Home News Buyers Guide About Advertising
Page 1 of 2 12 LastLast
Results 1 to 10 of 12
  1. #1
    Join Date
    Dec 2007

    Question Help: Image quality concerns!

    Hey guys! So I've been to this location several times now, and every time I go, my images end up turning out like the attached image. I'm pretty new to shooting at night, but I'm so far off the mark right now from where I want to be as far as overall image quality is concerned. My question is, what am I doing wrong? The image is grainy, not sharp at all, contrast is crappy. I want the lights to be sharp and the colors much more vivid.

    My setup at the time was: tripod, D40, 55-200 nikon nikkor vr lens, SS was 2.5" at f/22 with a 400 ISO @ 55mm. There was no post processing on this image. I can't imagine it's my equipment, I mean I don't have expensive things but they should be able to produce a better image than this. So obviously I'm doing a lot wrong. Any help is greatly appreciated.

    Last edited by LBGChris; 02-11-2010 at 12:31 PM.
    nikon d40 | nikkor 55-200mm vr | nikkor 18-55mm | nikkor 70-300mm vr | SB 400 | My Flickr Animal Portraits Group! Join if you enjoy animals.

  2. #2
    Join Date
    Dec 2006
    Guelph, Ontario
    If I were to guess, f/22 is your problem. Widen the aperture a bit to F/12 or so and it may help.

    Tightening the aperture does sharpen the images, but only up to a certain point. After that it softens again.
    Plus this also depends on the lenses you are using as well.
    Normally the sweet spot for lenses are around f/8 to f/12 or so.

    Also if it is on a tripod, use the lowest possible ISO. ISO 100 if available.
    Canon EOS 7D


  3. #3
    Join Date
    Dec 2007
    I think the lowest I can go on my D40 is ISO 200. But thanks for the recommendations! I'll make sure I experiment between f/8 and f/12 next time. Just for fun I post processed the hell out of the image and this is what I came up with, a C+ shot at best. haha.
    nikon d40 | nikkor 55-200mm vr | nikkor 18-55mm | nikkor 70-300mm vr | SB 400 | My Flickr Animal Portraits Group! Join if you enjoy animals.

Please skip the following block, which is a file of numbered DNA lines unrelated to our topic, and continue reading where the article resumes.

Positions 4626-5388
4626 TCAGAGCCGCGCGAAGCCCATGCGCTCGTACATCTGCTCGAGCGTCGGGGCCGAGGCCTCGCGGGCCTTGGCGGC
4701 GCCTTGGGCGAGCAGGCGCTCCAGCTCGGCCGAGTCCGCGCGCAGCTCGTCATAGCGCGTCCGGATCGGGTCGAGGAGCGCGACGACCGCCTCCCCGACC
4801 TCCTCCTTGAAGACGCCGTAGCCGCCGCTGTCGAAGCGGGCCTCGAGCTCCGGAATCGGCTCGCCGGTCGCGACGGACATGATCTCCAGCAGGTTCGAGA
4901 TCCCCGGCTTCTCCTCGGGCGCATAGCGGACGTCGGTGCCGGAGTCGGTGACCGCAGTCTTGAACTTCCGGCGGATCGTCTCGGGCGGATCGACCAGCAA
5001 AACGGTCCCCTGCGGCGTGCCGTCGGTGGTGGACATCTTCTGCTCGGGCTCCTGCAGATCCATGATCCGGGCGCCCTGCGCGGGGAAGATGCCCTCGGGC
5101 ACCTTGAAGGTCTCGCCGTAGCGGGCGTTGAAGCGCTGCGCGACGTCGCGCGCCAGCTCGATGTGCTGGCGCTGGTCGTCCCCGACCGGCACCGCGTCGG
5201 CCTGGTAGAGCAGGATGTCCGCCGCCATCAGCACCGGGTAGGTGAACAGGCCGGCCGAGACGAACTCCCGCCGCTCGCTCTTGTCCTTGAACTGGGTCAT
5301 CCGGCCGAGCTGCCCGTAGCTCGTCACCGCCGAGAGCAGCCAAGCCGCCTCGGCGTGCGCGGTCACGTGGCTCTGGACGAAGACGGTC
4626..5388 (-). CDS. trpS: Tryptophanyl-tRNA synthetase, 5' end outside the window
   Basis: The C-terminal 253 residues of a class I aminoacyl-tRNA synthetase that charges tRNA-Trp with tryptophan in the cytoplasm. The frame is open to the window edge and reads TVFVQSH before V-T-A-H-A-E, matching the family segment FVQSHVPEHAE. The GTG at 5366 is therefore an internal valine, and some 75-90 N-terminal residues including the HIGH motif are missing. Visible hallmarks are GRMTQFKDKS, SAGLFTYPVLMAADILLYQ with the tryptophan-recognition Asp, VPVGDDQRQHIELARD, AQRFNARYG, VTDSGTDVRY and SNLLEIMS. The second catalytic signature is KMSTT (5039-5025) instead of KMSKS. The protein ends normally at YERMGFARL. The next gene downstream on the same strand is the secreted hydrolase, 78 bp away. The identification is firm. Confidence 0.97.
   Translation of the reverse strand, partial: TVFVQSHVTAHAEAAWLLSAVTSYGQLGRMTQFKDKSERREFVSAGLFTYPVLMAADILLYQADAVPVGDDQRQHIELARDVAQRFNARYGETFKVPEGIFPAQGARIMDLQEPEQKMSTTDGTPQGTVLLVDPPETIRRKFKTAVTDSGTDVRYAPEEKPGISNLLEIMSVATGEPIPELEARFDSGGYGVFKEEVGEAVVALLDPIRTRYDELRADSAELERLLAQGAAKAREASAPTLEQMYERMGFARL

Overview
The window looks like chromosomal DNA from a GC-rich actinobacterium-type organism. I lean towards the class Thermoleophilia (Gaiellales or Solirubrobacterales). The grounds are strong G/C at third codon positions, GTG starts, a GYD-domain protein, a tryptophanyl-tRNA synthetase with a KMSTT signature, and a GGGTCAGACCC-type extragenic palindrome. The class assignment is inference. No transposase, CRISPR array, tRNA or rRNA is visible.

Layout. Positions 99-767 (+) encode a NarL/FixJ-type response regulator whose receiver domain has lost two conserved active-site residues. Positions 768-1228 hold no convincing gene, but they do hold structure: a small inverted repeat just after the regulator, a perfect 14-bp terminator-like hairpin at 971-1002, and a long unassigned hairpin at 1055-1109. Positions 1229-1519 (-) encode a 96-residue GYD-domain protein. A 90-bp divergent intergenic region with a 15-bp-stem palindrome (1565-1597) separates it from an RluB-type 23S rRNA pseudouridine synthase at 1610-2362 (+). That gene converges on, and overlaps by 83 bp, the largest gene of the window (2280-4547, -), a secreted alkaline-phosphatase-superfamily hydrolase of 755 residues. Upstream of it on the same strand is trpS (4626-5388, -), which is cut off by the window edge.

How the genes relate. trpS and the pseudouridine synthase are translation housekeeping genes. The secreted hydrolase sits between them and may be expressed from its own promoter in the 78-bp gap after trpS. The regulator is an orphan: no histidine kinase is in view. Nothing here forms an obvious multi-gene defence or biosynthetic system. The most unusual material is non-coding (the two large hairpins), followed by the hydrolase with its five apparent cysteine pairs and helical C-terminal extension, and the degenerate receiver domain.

4. #4
    Join Date
    Oct 2008
    I think Elisha pointed you into the right direction: Lens diffraction sets in at that kind of aperture. See here for hands-on examples how this affects images:


    Scientific background (fear not, lots of illustrations, very little math):


    On a DX camera, it sets in somewhere between f/13 and f/16. In landscape shots like your example, you focus on infinity anyway, so you don't gain too much (if anything) from a smaller aperture. f/11 or f/13 should do just nicely. Or even just f/8, for that matter.
    Stefan Hundhammer
    Nikon D700, Sony R1, Sony T10
    Nikkors: 24-70 f/2.8 +++ 70-300 VR f/4.5-5.6 +++ 18-35 f/3.5-4.5
    +++ 20 f/2.8 +++ 24 f/2.8 +++ 35 f/2 +++ 50 f/1.8 +++ 85 f/1.8
    Sigma 150 Macro f/2.8 +++ Sigma TC 1.4 +++ Metz 54i


  5. #5
    Join Date
    Aug 2005
    Don't forget smog as a reason for other than clear shots.

  6. #6
    Join Date
    Mar 2005
    I would lower the jso to the minimum. Shooting long exposures increases noise anyway.
    Lower the f stop (lowering that and the iso will result in similar exposure time to what you are getting now).
    I assume the VR is off on your lens (if on a tripod)?
    Nikon D700
    Sigma 70-200 F2.8
    Sigma 85mm F1.4
    Sigma 15-30 F3.5 - 4.5


    "It's better to be hurt by the truth than comforted by a lie"

  7. #7
    Join Date
    Apr 2006
    Exeter, UK
    Looking at SLRGear's detailed review (http://www.slrgear.com/reviews/showp...ct/1088/cat/13), it looks like the 55-200VR is sharpest at about f/8-f/11 at the wide end, so that's probably the best aperture to use, unless you want particularly deep or shallow depth of field.

  8. #8
    Join Date
    Nov 2006
    Are you using the noise reduction for the longer exposure?

  9. #9
    Join Date
    Jan 2008
    Terra Australis Incognita
    Quote Originally Posted by fotogmarc View Post
    Are you using the noise reduction for the longer exposure?
    When you get long exposures at night, eg 5+ seconds then turn on "long exposure noise reduction"

    As everyone else said
    Make sure VR is of
    Make sure the tripod is stable
    Don't let light shine in the back of the viewfinder
    Use the timer to set off the release otherwise hand wobble will F the shot up
    Iso 200 (shutter speed is unimportant when a tripod holds it still)
    F8 (everything is equally far away from the cam (infinity)
    If your exposure goes into 1/30-1/60 second consider changing something as I believe mirror slap in that range can become a factor
    D800, D300, D90, 24-70 f2.8, 70-200VR f2.8, 300 F4, 105 micro, 16-85VR, 50mm 1.8, Tammy 90 macro, 70-300VR, SB900, 2xSB600, MB-D10, 055XPROB 322RC2. New computers to run photoshop faster. C&C always appreciated. PhotoGallery
    Pressing the shutter is the start of the process - Joe McNally ... Buying the body is the start of the process - Dread Pirate

  10. #10
    Join Date
    Jan 2005
    Dunedin, New Zealand
    What time of night did you shoot this?

    5.6 would be fine. The important one though when doing this is to bracket.
    Stephen: Another kiwi bumming around Aussie welding shit up missing home....

    Bloggy thing

Posting Permissions

  • You may not post new threads
  • You may not post replies
  • You may not post attachments
  • You may not edit your posts